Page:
View from the Poet’s Pavement


Unlike centuries of poets and painters I was not struck by the muse  so much as struck dumb by the view and shaky legs on a recent visit to the limestone pavement above Malham Cove.

Also called the Poet’s pavement after the poet Thomas Gray, and the location for a scene in the Harry Potter films, the area did inspire my husband Ian to take many creative photos such as the one above.

The pavement and cove continue to draw huge numbers of visitors to the area each year, and while not all will find inspiration, it is impossible not to feel a sense of achievement when reaching the top.


Will writing robots encourage us to become more creative?

By Nadia Sotnikova As someone working at an indie publishing agency, reading about robots that write news articles is terrifying and exciting at the same time. I am not a writer; I am a marketer, so the prospect of another major shakedown of the publishing industry makes me hope if not for a better […]

via Robots Will Change The Way We Write — A Writer’s Path

Reflections on Bowie’s creative journey

by Maja S. Todorovi In January 8, 2017, we celebrated David Bowie’s 70th birthday and marked a year of his passing. Let us remember how great artist he was: Ever since I was a little kid, as a great fan of gothic and mythological stories, my first recollection of David Bowie has to do with […]

via 4 Creativity Lessons We Can Learn from David Bowie’s Rich Artistic Career — A Writer’s Path

Writing and reading and reading about writing

by Kelsie Engen The moment you think you know everything about writing, that’s the moment your writing plateaus. Last week I talked about why writers should read voraciously. But that was a post focused on fiction. You know, reading in the genre you write. For instance, if you write fantasy, you ought to be familiar […]

via Why You Should Read About Writing — A Writer’s Path

Thoughts for the mature writer

by Lauren Sapala Age can be a touchy topic for artists of all types. There’s a glamorous myth that says all the geniuses come into their talent at a young age, and by the time they’re 30 they have already reached astonishing heights of prowess. But like so many other sexy tales that figure […]

via Becoming a Writer in Your 40s, 50s, and Beyond — A Writer’s Path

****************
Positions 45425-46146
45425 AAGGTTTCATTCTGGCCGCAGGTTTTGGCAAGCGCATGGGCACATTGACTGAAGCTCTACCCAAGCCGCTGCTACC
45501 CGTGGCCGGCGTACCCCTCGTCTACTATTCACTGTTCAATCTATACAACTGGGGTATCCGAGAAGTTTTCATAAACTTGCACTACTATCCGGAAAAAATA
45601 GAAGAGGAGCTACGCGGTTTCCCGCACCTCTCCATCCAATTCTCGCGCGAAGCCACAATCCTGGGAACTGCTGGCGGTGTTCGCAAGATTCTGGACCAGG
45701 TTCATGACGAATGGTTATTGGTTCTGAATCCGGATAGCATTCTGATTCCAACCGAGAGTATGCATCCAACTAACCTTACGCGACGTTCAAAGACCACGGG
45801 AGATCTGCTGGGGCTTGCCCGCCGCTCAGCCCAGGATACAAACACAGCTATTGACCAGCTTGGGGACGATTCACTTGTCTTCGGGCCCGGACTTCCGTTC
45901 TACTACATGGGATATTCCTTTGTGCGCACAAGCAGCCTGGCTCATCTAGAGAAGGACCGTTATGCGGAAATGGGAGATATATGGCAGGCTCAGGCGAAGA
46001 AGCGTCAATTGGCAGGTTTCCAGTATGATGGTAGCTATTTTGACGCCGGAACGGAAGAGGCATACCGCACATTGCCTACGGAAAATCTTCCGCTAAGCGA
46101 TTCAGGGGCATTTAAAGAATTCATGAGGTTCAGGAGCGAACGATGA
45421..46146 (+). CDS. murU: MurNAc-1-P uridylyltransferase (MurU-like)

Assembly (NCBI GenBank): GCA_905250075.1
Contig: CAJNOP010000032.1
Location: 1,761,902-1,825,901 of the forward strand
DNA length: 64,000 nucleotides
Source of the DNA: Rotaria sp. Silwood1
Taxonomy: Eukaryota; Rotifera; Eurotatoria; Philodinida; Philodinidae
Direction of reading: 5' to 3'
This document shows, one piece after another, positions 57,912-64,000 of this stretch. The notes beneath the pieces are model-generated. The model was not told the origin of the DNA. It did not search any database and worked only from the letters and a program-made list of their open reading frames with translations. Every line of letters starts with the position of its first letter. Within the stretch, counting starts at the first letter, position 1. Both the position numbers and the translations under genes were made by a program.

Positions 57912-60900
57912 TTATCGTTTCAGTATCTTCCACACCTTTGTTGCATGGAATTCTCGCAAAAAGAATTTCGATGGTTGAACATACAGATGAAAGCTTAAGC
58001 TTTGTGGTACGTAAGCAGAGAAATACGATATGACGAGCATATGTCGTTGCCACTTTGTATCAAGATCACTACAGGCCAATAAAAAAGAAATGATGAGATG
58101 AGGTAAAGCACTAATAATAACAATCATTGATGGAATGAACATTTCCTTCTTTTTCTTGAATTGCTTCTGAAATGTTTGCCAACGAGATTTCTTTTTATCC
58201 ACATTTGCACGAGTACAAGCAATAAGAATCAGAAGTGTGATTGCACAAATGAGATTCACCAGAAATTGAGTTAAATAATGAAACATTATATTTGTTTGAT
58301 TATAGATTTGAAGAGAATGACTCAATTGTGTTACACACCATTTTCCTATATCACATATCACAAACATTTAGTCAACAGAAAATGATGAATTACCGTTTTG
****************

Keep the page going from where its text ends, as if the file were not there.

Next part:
Tips about Self-Publishing

by J.U. Scribe It’s been over a year since I published my book, Before the Legend. This past year I’ve learned so much about self-publishing and marketing. Although I’m thankful for the little successes and milestones I was able to reach, there were several things I wish I could have done differently before and after self-publishing my […]

via 7 Things I Wish I Knew Before Self-Publishing — A Writer’s Path

Till Life Do Us Part published at Smashwords

Till Life Do Us Part is the title of a short story I have recently published at Smashwords who are the world’s largest distributor of indie ebooks to both retailers and libraries.

Inspired by the idea of an ancient culture arranging for people to be married after death, the story is set in the realm of Death, a dark vacuum in deep space.

At only 700 words long the story is meant to be as mentally portable as a poem and invites the reader to consider the consequences of such a tradition.

It is also my way back into epublishing which I am getting to grips with again with the help of free tools and support provided by the distributor such as Mark Coker’s Style Guide.

I first discovered Smashwords in 2012 and chose them as my edistributor for many reasons including the ethos of the company and the freedom to publish across a number of genres.

To find out more about this eplatform or to read Till Life Do Us Part go to


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where observation and imagination meet nature in poetry

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A Rhyme and a Reason

original poetry by yours truly, all copyrighted.

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Crime Author, Blogger and generally nice person :-)